By 1913, traditional modes of composition had also been under attack for some time. Stravinsky’s work was borne out of the early twentieth century’s ‘crisis of tonality’, in which the traditional methods of composing were being left behind. He was also influenced by the Russian nationalism of his teacher, Nikolai Rimsky-Korsakov, who was among a group of Russian composers seeking to establish a Russian classical tradition through the re-imagination of traditional Russian music and culture.
Stravinsky was certainly not the only composer experimenting with new compositional methods, nor was he the most daring. The Second Viennese School of composers, including, most famously, Arnold Schoenberg, preached composition that abandoned any tonal references whatsoever, an approach later developed by Pierre Boulez and others. Schoenberg’s ‘Book of Hanging Gardens’ debuted in 1910, in the same year as Stravinsky’s ‘Firebird Suite’. While the ‘Firebird’ would propel Stravinsky to immediate fame, the more radical departure from traditional tonality, as embodied in ‘Book of Hanging Gardens’, was variously dismissed and ignored. While Stravinsky was certainly a radical, he was a product of a far broader move away from traditional tonality, which had been taken further by composers elsewhere.
By the time of ‘Rite’, Stravinsky was at a peak in his career. The ‘Firebird Suite’, which had debuted in Paris in 1910, had been followed by ‘Petrushka’, another ballet for Le Ballet Russes, which had premiered in 1911 to great acclaim. Both the ‘Firebird’ and ‘Petrushka’ foreshadowed techniques that would be employed in ‘Rite’ – although Stravinsky tried to convince people that he just closed his eyes and became ‘a medium’ through which ‘Rite’ wrote itself. All three pieces placed familiar harmonies and melodies – many taken from Russian folk music – into blocks, which were repeated, varied, inverted, passed around the orchestra and reworked, allowing him to build large sections of his compositions from relatively little harmonic material. ‘Rite’ itself utilised the same chord 59 times. While it is no underestimation to say that aspects of ‘Rite’ were revolutionary, it was also a more relentless application of techniques that Stravinsky had established in his earlier work, set to more daring and arresting choreography.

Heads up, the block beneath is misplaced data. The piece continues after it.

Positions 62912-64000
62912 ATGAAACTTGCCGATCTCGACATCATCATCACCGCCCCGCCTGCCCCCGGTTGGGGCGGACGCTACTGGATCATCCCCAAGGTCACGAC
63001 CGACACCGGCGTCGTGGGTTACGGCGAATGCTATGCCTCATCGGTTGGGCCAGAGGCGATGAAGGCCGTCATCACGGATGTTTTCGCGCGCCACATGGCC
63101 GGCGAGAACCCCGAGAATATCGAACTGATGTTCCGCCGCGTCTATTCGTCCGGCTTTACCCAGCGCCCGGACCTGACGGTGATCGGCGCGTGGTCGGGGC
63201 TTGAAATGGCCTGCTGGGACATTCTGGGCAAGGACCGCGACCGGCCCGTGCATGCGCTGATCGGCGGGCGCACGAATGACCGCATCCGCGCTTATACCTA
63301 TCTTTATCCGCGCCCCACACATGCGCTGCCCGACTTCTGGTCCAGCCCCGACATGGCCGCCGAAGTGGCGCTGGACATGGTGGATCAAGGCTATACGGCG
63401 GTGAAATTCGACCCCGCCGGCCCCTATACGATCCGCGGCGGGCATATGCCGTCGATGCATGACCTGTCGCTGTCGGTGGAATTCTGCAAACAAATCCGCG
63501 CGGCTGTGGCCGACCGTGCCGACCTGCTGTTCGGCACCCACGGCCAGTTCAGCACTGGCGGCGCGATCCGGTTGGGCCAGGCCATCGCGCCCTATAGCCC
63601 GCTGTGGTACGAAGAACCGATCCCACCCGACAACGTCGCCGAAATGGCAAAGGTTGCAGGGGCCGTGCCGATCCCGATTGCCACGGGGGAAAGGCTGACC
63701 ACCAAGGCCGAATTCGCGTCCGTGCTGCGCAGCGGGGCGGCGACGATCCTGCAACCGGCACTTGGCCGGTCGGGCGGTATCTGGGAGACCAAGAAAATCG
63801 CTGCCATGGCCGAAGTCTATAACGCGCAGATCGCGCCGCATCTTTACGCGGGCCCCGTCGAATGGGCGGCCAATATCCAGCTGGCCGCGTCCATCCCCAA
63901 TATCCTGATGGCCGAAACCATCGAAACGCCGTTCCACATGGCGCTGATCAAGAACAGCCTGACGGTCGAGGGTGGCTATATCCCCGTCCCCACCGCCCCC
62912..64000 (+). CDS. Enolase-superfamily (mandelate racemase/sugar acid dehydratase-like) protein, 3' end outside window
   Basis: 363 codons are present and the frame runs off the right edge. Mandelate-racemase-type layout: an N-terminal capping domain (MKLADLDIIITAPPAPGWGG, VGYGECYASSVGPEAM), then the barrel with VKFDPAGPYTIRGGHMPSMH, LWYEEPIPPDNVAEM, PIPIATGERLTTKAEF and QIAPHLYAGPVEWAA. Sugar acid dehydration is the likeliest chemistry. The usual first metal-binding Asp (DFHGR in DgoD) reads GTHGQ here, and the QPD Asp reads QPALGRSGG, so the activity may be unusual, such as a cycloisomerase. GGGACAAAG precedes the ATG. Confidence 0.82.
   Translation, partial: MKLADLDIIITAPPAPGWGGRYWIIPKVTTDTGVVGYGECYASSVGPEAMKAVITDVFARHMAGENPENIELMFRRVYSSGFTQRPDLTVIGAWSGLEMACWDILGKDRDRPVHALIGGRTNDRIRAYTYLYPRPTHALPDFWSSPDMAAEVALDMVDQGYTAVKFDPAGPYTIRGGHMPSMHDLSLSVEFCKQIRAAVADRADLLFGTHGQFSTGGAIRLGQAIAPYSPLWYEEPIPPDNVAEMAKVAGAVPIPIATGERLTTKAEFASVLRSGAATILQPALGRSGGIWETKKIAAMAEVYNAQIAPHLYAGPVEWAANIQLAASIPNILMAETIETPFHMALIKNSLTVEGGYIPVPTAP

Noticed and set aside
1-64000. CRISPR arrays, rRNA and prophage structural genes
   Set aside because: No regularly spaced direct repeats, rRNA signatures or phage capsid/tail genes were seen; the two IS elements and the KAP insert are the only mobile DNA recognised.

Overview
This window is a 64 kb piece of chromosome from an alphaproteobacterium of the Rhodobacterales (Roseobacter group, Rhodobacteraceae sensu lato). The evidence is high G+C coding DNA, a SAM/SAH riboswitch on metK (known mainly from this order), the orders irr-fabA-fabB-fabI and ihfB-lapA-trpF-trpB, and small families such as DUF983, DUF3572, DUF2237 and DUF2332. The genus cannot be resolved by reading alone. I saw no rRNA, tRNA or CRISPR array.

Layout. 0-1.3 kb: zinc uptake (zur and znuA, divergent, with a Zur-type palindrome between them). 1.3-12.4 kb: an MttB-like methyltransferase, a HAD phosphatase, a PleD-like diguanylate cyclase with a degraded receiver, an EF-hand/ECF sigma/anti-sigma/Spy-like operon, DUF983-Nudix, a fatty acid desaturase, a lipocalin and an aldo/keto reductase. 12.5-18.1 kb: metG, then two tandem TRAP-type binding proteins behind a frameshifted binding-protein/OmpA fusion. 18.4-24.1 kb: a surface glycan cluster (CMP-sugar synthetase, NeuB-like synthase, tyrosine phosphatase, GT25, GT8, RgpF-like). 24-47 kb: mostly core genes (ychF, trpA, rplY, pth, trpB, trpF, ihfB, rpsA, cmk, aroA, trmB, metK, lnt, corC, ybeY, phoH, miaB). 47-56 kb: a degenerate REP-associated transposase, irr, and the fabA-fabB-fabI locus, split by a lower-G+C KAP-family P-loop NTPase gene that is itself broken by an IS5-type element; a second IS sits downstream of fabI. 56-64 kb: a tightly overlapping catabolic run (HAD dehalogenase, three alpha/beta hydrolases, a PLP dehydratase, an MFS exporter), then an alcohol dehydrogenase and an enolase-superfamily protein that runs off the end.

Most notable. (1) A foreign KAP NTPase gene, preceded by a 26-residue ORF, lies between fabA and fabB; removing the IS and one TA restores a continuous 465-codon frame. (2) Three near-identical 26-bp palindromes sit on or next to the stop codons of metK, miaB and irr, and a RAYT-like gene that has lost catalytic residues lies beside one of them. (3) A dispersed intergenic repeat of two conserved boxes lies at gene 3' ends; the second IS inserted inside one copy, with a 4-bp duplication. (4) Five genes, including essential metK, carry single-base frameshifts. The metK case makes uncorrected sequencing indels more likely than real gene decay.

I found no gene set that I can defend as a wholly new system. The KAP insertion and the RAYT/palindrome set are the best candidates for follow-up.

One hundred years later, ‘The Rite of Spring’ is unquestioningly held up as the starting point of modern music. Reading the commentary, you might also imagine that it represented the peak of experimentation in music. The piece is certainly a relic of a time when society knew what it wanted and certain ‘revolutionary’ artists were able to strike out and push things forward. It is hard to imagine any contemporary piece of classical music causing a riot in the Royal Albert Hall or the Royal Opera House, because the twentieth century has left classical music devoid of its traditional values. ‘Rite’ is a fantastic, powerful piece of music and an arresting ballet. But the fact that it is still seen as the ‘revolutionary’ moment of the twentieth century begs a question: where are the other revolutions, and what would they revolt against?
Luke Gittos is a paralegal working in criminal law and convenor of the London Legal Salon.